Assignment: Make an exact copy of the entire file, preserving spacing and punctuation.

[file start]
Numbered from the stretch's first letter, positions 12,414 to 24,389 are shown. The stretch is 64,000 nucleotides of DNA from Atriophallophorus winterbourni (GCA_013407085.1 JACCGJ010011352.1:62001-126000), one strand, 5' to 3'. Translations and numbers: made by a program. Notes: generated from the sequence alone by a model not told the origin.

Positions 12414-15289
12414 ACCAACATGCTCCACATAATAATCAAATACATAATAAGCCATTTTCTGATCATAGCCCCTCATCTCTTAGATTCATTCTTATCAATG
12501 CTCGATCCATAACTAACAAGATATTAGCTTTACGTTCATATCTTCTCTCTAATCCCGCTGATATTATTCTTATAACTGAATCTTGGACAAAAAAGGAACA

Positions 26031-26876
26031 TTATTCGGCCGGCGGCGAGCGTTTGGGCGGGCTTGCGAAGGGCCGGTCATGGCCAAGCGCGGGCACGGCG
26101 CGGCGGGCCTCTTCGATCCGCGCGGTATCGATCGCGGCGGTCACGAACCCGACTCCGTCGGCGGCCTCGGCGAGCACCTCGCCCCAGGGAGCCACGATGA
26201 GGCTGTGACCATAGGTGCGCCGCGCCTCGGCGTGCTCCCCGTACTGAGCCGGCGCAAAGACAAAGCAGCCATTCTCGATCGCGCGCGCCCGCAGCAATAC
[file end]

Numbered from the stretch's first letter, positions 12,414 to 24,389 are shown. The stretch is 64,000 nucleotides of DNA from Atriophallophorus winterbourni (GCA_013407085.1 JACCGJ010011352.1:62001-126000), one strand, 5' to 3'. Translations and numbers: made by a program. Notes: generated from the sequence alone by a model not told the origin.

Positions 12414-15289
12414 ACCAACATGCTCCACATAATAATCAAATACATAATAAGCCATTTTCTGATCATAGCCCCTCATCTCTTAGATTCATTCTTATCAATG
12501 CTCGATCCATAACTAACAAGATATTAGCTTTACGTTCATATCTTCTCTCTAATCCCGCTGATATTATTCTTATAACTGAATCTTGGACAAAAAAGGAACA

Positions 26031-26876
26031 TTATTCGGCCGGCGGCGAGCGTTTGGGCGGGCTTGCGAAGGGCCGGTCATGGCCAAGCGCGGGCACGGCG
26101 CGGCGGGCCTCTTCGATCCGCGCGGTATCGATCGCGGCGGTCACGAACCCGACTCCGTCGGCGGCCTCGGCGAGCACCTCGCCCCAGGGAGCCACGATGA
26201 GGCTGTGACCATAGGTGCGCCGCGCCTCGGCGTGCTCCCCGTACTGAGCCGGCGCAAAGACAAAGCAGCCATTCTCGATCGCGCGCGCCCGCAGCAATAC